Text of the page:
does this count as a swordfish!?

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does this count as a swordfish!?

Postby speter » Mon Nov 16, 2020 2:51 am

G'Day Folks,

I was solving the puzzle below and noticed the pattern with the 4's in rows 2 & 3.
Since either r2c3 or r3c3 must be 4; I can discard any 4's that can see them.

Image

My question is: is this considered a swordfish (and if not, what is it)?

cheers
S.
speter
 
Posts: 19
Joined: 30 March 2017
Location: Bomaderry, NSW, Australia

Re: does this count as a swordfish!?

Postby Leren » Mon Nov 16, 2020 8:09 am

Can't see an obvious fish on 4 there. The puzzle solves easily with a lot of intersections, that I've marked up on this PM. The puzzle solves with singles from there. Leren

Code: Select all
*-----------------------------------------------------*
| 456   156     7     | 9  3   48  |  2     15   1468 |
| 2     35      3458  | 1  6   7   |  89-5  59   489  |
| 9     16      1468  | 48 5   2   |  1678  17   3    |
|---------------------+------------+------------------|
|*357   8      *359   | 6  79  1   |#*359   4    2    |
| 1     2      *59-3  |*38 4  *38  | #59-3  6    7    |
|*367   4      *369   | 2  79  5   | *139   8    19   |
|---------------------+------------+------------------|
| 8     1679-3 16-349 |*34 2  *346 |  13679 1379 5    |
|*3456 *356    *3456  | 7  1   9   |  68-3  2    68   |
| 6-37  1679-3  2     | 5  8   36  |  4     1379 169  |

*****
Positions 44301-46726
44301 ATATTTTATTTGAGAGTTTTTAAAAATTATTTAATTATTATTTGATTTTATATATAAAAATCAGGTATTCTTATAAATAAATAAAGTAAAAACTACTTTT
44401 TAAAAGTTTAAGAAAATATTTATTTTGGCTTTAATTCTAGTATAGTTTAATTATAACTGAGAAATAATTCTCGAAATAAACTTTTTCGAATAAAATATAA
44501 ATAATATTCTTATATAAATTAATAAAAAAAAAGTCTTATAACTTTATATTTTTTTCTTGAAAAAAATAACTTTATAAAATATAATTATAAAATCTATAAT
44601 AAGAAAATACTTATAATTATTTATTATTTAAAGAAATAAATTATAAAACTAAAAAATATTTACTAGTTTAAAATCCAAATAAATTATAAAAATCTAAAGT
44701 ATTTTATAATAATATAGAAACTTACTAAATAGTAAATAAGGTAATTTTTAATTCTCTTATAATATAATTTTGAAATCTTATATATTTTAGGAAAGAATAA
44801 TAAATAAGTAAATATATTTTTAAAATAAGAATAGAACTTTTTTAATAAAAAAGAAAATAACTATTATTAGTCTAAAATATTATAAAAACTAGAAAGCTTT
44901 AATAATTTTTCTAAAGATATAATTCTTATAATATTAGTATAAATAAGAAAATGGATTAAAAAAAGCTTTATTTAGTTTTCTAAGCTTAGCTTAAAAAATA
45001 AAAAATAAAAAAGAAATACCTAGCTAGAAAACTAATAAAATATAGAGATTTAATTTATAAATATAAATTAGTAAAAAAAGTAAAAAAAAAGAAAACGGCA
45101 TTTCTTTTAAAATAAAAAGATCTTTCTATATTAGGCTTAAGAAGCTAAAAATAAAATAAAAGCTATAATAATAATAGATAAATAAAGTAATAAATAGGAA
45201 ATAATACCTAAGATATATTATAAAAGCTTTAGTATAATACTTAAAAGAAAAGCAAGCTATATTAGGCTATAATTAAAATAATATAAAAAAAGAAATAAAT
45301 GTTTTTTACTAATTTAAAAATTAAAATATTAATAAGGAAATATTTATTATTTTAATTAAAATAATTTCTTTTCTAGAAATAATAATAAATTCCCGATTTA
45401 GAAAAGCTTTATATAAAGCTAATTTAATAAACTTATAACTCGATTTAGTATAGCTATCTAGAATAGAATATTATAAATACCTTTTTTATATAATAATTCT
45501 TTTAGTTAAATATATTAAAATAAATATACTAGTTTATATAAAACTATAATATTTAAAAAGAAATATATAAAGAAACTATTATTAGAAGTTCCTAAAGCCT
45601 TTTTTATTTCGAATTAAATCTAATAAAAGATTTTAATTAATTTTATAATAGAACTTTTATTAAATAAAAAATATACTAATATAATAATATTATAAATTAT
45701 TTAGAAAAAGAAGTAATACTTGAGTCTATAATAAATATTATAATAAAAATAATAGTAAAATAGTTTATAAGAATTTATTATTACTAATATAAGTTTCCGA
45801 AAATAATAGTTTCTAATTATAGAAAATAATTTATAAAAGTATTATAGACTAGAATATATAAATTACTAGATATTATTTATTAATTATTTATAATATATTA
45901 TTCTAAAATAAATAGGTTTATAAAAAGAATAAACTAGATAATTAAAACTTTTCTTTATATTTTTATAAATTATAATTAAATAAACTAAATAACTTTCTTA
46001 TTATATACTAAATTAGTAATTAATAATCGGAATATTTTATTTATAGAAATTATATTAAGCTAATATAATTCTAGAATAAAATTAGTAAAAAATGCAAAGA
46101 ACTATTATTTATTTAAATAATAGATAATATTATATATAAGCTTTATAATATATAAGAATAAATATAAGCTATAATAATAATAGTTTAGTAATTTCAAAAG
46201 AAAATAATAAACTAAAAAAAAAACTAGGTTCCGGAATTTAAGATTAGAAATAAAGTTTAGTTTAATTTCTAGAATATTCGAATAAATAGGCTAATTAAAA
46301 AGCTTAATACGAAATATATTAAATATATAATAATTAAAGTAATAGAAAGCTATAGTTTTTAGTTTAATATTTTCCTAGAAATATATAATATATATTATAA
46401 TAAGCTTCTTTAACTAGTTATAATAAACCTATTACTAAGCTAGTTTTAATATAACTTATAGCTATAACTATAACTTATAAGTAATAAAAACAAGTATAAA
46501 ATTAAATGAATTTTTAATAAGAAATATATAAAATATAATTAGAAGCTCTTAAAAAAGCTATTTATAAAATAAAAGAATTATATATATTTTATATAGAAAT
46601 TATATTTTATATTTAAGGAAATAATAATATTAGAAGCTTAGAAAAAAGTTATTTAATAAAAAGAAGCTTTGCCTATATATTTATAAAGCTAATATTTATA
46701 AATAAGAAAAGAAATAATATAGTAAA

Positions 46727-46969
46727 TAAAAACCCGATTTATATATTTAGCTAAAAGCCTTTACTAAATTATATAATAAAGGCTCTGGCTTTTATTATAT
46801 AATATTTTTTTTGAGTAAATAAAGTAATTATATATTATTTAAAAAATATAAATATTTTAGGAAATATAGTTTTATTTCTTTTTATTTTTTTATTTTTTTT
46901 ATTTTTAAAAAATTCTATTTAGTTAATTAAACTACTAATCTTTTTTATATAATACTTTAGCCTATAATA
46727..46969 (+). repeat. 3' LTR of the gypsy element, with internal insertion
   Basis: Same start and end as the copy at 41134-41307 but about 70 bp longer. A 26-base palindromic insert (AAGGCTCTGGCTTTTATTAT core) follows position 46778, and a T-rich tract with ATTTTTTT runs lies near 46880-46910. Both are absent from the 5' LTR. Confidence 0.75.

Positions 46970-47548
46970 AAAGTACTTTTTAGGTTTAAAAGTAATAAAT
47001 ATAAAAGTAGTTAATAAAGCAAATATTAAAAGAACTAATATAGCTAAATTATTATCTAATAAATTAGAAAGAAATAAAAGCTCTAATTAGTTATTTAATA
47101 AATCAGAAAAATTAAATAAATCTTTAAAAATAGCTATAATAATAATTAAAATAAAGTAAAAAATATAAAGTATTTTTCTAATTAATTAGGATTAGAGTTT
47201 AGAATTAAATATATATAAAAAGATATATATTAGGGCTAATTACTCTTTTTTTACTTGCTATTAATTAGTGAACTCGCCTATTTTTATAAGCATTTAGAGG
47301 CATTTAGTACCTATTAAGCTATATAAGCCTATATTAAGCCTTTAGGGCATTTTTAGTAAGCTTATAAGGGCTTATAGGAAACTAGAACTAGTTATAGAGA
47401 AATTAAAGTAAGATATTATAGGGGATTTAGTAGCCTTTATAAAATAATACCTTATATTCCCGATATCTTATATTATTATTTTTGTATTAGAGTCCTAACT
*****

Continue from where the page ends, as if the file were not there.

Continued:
*-----------------------------------------------------*
Leren
 
Posts: 4006
Joined: 03 June 2012

Re: does this count as a swordfish!?

Postby yzfwsf » Mon Nov 16, 2020 8:16 am

Sashimi Swordfish:4r238\c349 fr8c1 => r7c3<>4
yzfwsf
 
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Re: does this count as a swordfish!?

Postby Mauriès Robert » Mon Nov 16, 2020 8:41 am

Hi speter,
speter wrote:My question is: is this considered a swordfish (and if not, what is it)?

This pattern yellow is a Skyscraper, but the eliminations you make in red are not due to this pattern.
Note that 4r7c3 is eliminated due to the 4r8B7 or 4r7B8 alignment.
speter wrote:Since either r2c3 or r3c3 must be 4; I can discard any 4's that can see them.

How do you explain that r2c3 or r3c3 is necessarily 4?
Cordialy
Robert
Mauriès Robert
 
Posts: 459
Joined: 07 November 2019
Location: France

Re: does this count as a swordfish!?

Postby speter » Mon Nov 16, 2020 9:05 am

Mauriès Robert wrote:How do you explain that r2c3 or r3c3 is necessarily 4?

Yes, you are correct.

I was incorrectly thinking that since r2c3 or r2c9 must be 4; and r3c3 or r3c4 must be 4; then r2c3 or r3c3 must be 4.

Thanks for pointing out my error.

cheers
S.
speter
 
Posts: 19
Joined: 30 March 2017
Location: Bomaderry, NSW, Australia

Re: does this count as a swordfish!?

Postby Mauriès Robert » Mon Nov 16, 2020 9:31 am

Hi speter,
speter wrote:
Mauriès Robert wrote:How do you explain that r2c3 or r3c3 is necessarily 4?

Yes, you are correct.
I was incorrectly thinking that since r2c3 or r2c9 must be 4; and r3c3 or r3c4 must be 4; then r2c3 or r3c3 must be 4.
Thanks for pointing out my error.

If your reasoning is wrong, the result is right. One can easily show, with a chain, that r2c3 or r3c3 is 4, like this :
(-4r2c23) => 4r1c1->8r1c6->3r5c6->3r7c4->6r9c6->3r9c1 => -3B9 which is impossible, so 4 is r2c2 or r2c3.
From then on we can make the eliminations you indicate.
That said, the basic techniques are sufficient to solve this puzzle without these eliminations, simply by noticing the alignments, especially the 3s and 7s and the 36r9c16 doublet that eliminates the 3r9c8. The puzzle then ends with singles.
Cordialy
Robert
Mauriès Robert
 
Posts: 459
Joined: 07 November 2019
Location: France


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